Kakaako in Honolulu is a new SOHO area for the youth and creativity. The booklet was created in honor of such energy.
Receiving my education from the BFA program of University of Hawaii, our academic instructor, Anne Bush worked closely with our architecture school. Anne was always interested in projects that deal with design of spaces. “Kakaako” is one of projects assigned to us.
As I was growing up in Honolulu, Kakaako is a very interesting district of Honolulu. Started as an industrial area with warehouses and auto body shops, it is transformed to area that’s full of potentials for growth. Located adjacent to Ala Moana (a Shopping and Tourist district), Kakaako got the geographic advantages to showcase what Hawaii or Honolulu is really about. It is now a paradise for entrepreneurs and fresh graduates to start out innovative businesses and advocate that Hawaii is not just about coconut trees and hula dances.
There are two parts of the projects: posters design and booklet design. For the posters, I first examined how Kakaako was perceived to us—a concealed districts filled with metal warehouses and bar wires, as a sleeping seed without any embellishment. For the booklet, to advocate the potentials of this “sleeping seed”, I’ve used origami as the metaphor, implying the diversities, or unpredictability of the Kakaako.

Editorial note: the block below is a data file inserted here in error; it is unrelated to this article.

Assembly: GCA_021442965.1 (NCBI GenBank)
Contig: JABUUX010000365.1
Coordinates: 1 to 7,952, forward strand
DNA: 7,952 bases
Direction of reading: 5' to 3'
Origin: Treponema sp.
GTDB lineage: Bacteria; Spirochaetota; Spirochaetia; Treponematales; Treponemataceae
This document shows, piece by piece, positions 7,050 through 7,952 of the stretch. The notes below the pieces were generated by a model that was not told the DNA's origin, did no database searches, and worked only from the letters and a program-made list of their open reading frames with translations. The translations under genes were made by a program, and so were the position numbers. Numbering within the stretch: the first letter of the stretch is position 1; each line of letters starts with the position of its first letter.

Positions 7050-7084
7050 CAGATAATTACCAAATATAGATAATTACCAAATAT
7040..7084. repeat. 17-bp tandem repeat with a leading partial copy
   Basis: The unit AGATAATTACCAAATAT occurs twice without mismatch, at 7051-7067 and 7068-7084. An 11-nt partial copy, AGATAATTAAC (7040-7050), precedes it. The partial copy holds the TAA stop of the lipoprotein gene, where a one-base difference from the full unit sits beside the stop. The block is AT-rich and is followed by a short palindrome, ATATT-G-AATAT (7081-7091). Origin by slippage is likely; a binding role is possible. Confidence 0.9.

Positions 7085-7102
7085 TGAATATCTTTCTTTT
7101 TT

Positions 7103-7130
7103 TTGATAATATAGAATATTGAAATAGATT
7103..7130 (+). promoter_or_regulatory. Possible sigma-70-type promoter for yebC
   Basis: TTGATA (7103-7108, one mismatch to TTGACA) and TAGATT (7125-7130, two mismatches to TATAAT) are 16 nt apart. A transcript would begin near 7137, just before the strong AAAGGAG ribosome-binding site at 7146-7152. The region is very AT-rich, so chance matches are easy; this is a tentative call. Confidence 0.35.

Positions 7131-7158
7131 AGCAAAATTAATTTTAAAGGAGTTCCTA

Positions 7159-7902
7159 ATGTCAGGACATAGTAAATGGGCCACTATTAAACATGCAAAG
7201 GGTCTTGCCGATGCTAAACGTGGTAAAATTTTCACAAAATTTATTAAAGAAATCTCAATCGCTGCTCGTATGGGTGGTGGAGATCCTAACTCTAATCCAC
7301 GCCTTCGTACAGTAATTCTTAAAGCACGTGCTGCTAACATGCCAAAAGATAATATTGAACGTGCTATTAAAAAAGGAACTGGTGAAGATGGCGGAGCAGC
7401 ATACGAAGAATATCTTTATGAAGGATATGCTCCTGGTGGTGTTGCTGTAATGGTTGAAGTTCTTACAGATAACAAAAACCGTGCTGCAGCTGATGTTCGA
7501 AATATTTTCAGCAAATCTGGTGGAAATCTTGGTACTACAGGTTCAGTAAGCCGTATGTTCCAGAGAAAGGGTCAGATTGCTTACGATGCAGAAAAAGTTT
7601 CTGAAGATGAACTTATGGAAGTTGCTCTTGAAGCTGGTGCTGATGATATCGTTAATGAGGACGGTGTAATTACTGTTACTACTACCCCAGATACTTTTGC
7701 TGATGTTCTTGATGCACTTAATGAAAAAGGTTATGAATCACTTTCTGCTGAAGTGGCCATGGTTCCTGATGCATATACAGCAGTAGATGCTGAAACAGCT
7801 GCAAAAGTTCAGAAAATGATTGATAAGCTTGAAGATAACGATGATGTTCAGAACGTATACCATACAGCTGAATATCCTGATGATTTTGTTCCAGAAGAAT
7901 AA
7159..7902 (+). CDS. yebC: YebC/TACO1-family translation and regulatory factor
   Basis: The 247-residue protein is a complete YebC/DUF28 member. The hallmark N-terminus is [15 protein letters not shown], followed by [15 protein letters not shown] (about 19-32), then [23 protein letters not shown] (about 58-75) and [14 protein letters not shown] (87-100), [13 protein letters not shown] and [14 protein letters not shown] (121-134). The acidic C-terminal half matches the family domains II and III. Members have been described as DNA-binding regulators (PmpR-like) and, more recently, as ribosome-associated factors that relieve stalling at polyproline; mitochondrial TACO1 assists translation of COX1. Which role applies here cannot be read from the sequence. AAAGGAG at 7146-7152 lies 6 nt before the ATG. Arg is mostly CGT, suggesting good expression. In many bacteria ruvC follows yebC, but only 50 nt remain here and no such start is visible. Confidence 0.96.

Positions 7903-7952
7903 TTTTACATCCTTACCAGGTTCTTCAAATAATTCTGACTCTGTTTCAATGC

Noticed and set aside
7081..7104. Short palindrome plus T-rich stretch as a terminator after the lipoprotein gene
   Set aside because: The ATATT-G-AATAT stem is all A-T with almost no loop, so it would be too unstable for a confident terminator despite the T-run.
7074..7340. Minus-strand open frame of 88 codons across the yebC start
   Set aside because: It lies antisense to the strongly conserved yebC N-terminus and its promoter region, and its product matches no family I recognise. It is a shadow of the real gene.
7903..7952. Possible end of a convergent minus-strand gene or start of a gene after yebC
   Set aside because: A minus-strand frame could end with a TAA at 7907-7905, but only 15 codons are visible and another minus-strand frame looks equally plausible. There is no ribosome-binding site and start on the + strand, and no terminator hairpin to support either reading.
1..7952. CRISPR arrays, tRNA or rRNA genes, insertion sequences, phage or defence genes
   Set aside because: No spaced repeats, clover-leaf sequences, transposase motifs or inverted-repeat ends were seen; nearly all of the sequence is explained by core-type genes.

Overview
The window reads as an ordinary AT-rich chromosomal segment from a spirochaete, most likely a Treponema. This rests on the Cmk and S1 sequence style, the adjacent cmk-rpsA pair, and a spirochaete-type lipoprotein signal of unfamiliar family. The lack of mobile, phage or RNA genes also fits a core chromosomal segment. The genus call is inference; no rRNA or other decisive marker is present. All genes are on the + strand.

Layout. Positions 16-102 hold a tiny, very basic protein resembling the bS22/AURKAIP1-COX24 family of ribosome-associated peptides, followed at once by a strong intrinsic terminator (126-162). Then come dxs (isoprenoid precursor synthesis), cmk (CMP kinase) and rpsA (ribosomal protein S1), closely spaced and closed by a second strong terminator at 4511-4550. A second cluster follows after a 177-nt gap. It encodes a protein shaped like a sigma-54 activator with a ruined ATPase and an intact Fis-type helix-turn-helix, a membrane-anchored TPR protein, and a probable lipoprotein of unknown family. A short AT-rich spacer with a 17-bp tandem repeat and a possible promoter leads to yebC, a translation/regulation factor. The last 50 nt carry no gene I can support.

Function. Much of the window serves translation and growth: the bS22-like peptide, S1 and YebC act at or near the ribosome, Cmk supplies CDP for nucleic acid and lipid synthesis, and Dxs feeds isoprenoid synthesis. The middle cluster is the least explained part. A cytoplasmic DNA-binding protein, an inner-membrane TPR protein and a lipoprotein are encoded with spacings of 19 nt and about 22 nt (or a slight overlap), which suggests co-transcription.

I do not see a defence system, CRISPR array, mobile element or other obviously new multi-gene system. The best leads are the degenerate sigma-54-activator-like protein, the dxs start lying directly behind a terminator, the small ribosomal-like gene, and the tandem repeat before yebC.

Throughout the year, a lot of exciting changes did took place at Kakaaok, new buildings, new shopping complexes, new businesses, new offices, new ideas, being started then regrouped. It did showed its energies and potentials.
Typography is what sets a professional apart. Skills like kerning and leading are essentials. During the completion BFA design program, I typeset one of the chapter 7 of The Seven Champions of Typography for the typography class.
Located next to the Honolulu International Airport, Mapunapuna is an industrial area that holds a great deal of potential. A booklet along with 3 posters were designed to address the idea of how public and private space is defined.
Each candidate advocate his/her own identity in the design industry with advertising stationary includes business logo, business cards, postcard, thank-you card, contract forms, envelopes and stickers.